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Treebeard's Stumper Answer
7 September 2001

Thinking About Sinking

We're studying water in my Dunn Middle School Science class, beginning with this classic stumper. Your boat is floating in a small pool with a load of heavy rocks. What will happen to the water level of the pool if you throw the rocks over the side? Will the water level rise, fall, or stay exactly the same? Suppose the boat develops a leak and starts to slowly sink. How will the water level change as your boat takes on water and finally sinks to the bottom? Be careful, these are stumpers! Think first, but with summer still upon us, a wet experiment is called for!
Here are a few bonus stumpers:

It seems surprising, but the water level drops when you throw rocks from your boat. A volume of rock is heavier than the same amount of water, so it has more effect displacing its weight in the boat than displacing its volume in the lake. As your sinking boat takes on water, there's less water in the lake, but the heavier boat sinks that much deeper. The water level will stay the same until your boat finally goes down, and then it drops suddenly, like tossing another rock over the side. Mass, volume, density, and buoyancy are the concepts involved, and these are the new topics in my science class.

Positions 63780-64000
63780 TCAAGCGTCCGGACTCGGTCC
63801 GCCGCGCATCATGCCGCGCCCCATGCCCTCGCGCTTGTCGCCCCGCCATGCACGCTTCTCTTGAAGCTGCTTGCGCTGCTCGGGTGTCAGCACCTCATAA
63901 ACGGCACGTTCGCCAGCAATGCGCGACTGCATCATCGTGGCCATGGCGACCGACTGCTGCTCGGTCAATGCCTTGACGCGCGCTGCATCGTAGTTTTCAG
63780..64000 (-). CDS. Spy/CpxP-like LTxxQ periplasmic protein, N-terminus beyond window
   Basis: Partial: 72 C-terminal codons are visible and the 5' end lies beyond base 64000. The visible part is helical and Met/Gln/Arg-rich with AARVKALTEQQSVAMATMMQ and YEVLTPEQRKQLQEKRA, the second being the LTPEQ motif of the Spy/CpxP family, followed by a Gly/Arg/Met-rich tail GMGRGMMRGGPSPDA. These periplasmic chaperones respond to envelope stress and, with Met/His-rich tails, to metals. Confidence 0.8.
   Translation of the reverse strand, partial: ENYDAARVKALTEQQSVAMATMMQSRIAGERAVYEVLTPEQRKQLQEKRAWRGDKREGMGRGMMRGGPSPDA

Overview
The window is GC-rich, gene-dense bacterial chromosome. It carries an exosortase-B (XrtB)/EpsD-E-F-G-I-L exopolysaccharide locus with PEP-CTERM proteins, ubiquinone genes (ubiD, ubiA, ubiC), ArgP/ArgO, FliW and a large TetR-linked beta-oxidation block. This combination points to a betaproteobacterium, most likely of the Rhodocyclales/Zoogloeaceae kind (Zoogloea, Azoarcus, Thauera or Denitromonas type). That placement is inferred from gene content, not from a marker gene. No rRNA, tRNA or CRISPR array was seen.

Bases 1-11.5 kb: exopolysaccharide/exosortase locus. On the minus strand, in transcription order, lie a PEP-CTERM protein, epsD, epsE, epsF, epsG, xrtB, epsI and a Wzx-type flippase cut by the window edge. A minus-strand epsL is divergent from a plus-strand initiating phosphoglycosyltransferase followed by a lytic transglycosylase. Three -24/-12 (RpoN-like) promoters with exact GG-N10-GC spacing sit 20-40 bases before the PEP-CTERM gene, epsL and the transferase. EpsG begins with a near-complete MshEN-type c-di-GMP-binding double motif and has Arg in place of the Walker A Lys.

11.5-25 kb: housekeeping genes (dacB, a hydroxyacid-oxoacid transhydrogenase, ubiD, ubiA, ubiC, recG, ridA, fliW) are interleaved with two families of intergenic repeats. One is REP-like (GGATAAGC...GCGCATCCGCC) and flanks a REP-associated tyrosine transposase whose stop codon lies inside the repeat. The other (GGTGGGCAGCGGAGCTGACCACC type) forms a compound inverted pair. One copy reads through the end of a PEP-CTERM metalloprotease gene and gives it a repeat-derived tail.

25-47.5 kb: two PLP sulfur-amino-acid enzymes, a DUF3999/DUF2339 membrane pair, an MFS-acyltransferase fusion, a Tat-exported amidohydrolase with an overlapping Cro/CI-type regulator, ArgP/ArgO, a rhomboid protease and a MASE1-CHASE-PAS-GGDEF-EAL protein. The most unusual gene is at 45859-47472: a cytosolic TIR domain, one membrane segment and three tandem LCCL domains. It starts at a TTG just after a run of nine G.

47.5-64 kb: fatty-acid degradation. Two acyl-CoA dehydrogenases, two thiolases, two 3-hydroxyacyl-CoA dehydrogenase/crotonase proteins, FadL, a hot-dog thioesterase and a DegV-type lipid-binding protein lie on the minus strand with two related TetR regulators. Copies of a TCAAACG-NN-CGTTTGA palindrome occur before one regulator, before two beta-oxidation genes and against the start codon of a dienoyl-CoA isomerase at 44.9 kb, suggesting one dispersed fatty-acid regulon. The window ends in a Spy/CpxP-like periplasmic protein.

It's easy to do this experiment with a graduated cylinder or measuring cup for a lake, a test tube or plastic cup for a boat, and some real rocks or lead fishing weights. Poke a small hole in a plastic cup with a nail to make a sinking boat. It's fun and surprising, and a great way to start a science class. There's a rumor that several fine physicists, including Einstein, George Gamov, Felix Bloch, and Robert Oppenheimer, answered this question wrong. That must be an urban legend. I doubt they all missed that same Physics lecture on Archimedes' Principle.

Graybear had the privilege of sending his answer with a clear mind on Monday before the September 11 attack. He's safe. I'll let it stand.

I figure it's always proper to answer a question with another question, and Graybear has a good one:

What if you had an empty barrel (which normally would float high) but had enough weight attached to it so that it would be held underwater. It you threw the contraption overboard, would the water level rise, fall, or remain the same?

Here are some links for your own research on thinking about sinking:

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